Time blocking is essential to mastery, and, mastery is essential to time blocking. They go hand in hand—when you do one, you do the other.

“Nobody who ever gave his best regretted it.” —George Halas

  1. MOVE FROM “E” TO “P”

What exactly does moving from “E” to “P” mean?

The path of mastering something is the combination of not only doing the best you can do, but also doing it the best it can be done.

Keller describes this as: Continually improving how you do something is critical to getting the most from time blocking. It’s called moving from “E” to “P.”  When we roll out of bed in the morning and start tackling the day, we do so in one of two ways: Entrepreneurial (“E”) or Purposeful (“P”).  The_One_Thing_Book_E_to_P__2014_Page_31No matter the task, all natural ability has a ceiling of achievement, a level of productivity and success that eventually tops out…..everybody in life has a natural ceiling for everything. Give some people a hammer and they’re an instant carpenter.

I like the way Keller describes this, Give one to me (hammer) and I’m all thumbs. In other words, some people can naturally use a hammer extremely well with minimal instruction or practice, but there are others, like me, who hit their ceiling of achievement the moment they’re holding one. If the outcome of your efforts is acceptable at whatever level of achievement you reach, then you high-five and move on.

However, there’s a difference, Keller points out, when it’s your One Thing. But when you’re going about your ONE Thing, any ceiling of achievement must be challenged, and this requires a different approach— a Purposeful approach.

Highly productive people don’t accept the limitations of their natural approach as the final word on their success. When they hit a ceiling of achievement, they look for new models and systems, better ways to do things to push them through. They pause just long enough to examine their options, they pick the best one, and then they’re right back at it.

You don’t want to put limits on what you’ll do. You have to be open to new ideas and new ways of doing things if you want breakthroughs in your life. The path of mastery requires you to continually challenge yourself to do new things.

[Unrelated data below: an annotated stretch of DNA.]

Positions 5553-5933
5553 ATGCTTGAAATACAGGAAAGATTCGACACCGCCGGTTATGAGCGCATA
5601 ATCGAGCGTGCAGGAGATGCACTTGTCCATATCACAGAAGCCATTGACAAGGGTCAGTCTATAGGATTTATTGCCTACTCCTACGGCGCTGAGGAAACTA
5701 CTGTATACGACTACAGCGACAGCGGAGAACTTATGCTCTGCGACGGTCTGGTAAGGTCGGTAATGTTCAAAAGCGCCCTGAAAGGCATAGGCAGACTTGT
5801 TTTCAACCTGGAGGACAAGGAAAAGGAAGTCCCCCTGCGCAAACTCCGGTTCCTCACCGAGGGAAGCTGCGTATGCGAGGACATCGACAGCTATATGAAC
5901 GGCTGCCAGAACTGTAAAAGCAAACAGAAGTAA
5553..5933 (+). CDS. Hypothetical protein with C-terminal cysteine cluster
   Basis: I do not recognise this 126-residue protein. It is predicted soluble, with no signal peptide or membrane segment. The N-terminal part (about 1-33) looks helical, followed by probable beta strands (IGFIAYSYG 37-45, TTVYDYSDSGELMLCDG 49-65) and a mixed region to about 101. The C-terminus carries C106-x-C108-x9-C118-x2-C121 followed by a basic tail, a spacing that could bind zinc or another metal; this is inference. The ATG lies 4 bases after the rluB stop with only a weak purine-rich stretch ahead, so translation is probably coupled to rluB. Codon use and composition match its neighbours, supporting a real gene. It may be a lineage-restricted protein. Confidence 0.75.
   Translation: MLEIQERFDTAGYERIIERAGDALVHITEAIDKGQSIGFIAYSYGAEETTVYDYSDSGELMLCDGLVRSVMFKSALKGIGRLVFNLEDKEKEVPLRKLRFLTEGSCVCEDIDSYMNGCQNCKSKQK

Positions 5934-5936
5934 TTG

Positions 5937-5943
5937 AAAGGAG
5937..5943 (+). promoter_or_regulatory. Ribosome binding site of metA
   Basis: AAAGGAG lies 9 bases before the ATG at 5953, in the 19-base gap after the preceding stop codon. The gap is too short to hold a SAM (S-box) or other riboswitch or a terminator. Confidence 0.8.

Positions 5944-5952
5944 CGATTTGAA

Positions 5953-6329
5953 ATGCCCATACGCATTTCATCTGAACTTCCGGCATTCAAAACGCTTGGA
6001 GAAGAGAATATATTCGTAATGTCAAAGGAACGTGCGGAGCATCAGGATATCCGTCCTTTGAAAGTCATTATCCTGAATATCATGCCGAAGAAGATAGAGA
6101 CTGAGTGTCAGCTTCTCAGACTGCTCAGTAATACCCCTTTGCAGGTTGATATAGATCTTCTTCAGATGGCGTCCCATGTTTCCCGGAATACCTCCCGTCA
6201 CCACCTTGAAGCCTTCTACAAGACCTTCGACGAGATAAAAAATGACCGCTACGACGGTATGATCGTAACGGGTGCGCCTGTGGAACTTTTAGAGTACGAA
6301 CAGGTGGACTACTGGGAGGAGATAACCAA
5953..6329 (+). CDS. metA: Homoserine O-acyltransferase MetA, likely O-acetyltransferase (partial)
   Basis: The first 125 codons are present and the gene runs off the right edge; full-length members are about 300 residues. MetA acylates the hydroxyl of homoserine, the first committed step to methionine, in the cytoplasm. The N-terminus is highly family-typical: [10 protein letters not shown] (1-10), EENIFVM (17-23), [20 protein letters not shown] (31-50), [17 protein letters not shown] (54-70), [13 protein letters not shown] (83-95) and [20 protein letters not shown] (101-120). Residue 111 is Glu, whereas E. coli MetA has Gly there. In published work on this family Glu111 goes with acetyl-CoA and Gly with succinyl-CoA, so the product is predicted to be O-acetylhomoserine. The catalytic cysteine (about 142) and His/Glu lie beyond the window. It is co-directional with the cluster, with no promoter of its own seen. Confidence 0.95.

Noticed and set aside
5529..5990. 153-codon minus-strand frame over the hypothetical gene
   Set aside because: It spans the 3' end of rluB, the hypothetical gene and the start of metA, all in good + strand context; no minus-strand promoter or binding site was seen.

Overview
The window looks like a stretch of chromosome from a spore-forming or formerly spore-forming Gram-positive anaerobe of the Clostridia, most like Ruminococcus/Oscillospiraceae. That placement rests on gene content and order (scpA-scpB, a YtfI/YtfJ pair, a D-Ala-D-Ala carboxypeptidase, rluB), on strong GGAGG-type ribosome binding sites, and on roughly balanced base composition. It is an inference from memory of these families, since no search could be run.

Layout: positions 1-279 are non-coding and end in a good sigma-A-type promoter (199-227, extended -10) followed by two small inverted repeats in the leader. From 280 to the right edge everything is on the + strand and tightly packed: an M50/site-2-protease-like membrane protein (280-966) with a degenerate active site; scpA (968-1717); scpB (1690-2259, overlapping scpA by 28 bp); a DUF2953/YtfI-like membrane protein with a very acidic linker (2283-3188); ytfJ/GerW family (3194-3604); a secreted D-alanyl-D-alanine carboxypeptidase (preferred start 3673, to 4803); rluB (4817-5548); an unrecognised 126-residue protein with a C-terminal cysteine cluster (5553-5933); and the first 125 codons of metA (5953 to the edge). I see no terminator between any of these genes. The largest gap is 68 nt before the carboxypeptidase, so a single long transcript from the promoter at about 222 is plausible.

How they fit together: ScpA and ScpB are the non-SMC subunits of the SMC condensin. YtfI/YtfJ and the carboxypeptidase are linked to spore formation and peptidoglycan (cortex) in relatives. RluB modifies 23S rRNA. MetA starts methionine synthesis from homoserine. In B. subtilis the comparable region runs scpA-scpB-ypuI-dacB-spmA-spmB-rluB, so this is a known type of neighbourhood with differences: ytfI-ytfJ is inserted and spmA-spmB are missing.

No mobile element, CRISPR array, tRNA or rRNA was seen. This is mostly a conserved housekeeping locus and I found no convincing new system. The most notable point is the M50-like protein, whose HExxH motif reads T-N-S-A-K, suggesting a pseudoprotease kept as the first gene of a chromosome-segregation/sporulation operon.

When you have the Purposeful mindset, you follow the simple rule that “a different result requires doing something different.” Keller emphasizes you should make this your mantra. You’ll achieve breakthroughs.

When you search for extraordinary results, accepting an OK Plateau or any other ceiling of achievement isn’t okay when it applies to your ONE Thing. When you want to break through plateaus and ceilings, there is only one approach—“P.”

When “E” is our only approach, we create artificial limits to what we can achieve and who we can become. If we tackle something with all “E” and then hit a ceiling of achievement, we simply bounce up against it, over and over and over. This continues until we just can’t take the disappointment anymore, become resigned to this being the only outcome we can ever have, and eventually seek out greener pastures elsewhere.

The Purposeful approach says, “I’m still committed to growing, so what are my options?” You then use the Focusing Question to narrow those choices down to the next thing you should do.

When you’ve done the best you can do but are certain the results aren’t the best they can be, get out of “E” and into “P.” Look for the better models and systems, the ways that can take you farther. Then adopt new thinking, new skills, and new relationships to help you put them into action. Become Purposeful during your time block, and unlock your potential.

We’ve explored two of these three commitments to time blocking.  The next one, accountability, is critical.  We’ll visit that next blog, along with Keller’s Big Ideas, from this chapter.

Topics: One Thing, Scrum, Move from E to P, Path to Mastery

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The Strategic Discipline Blog focuses on midsize business owners with a ravenous appetite to improve his or her leadership skills and business results.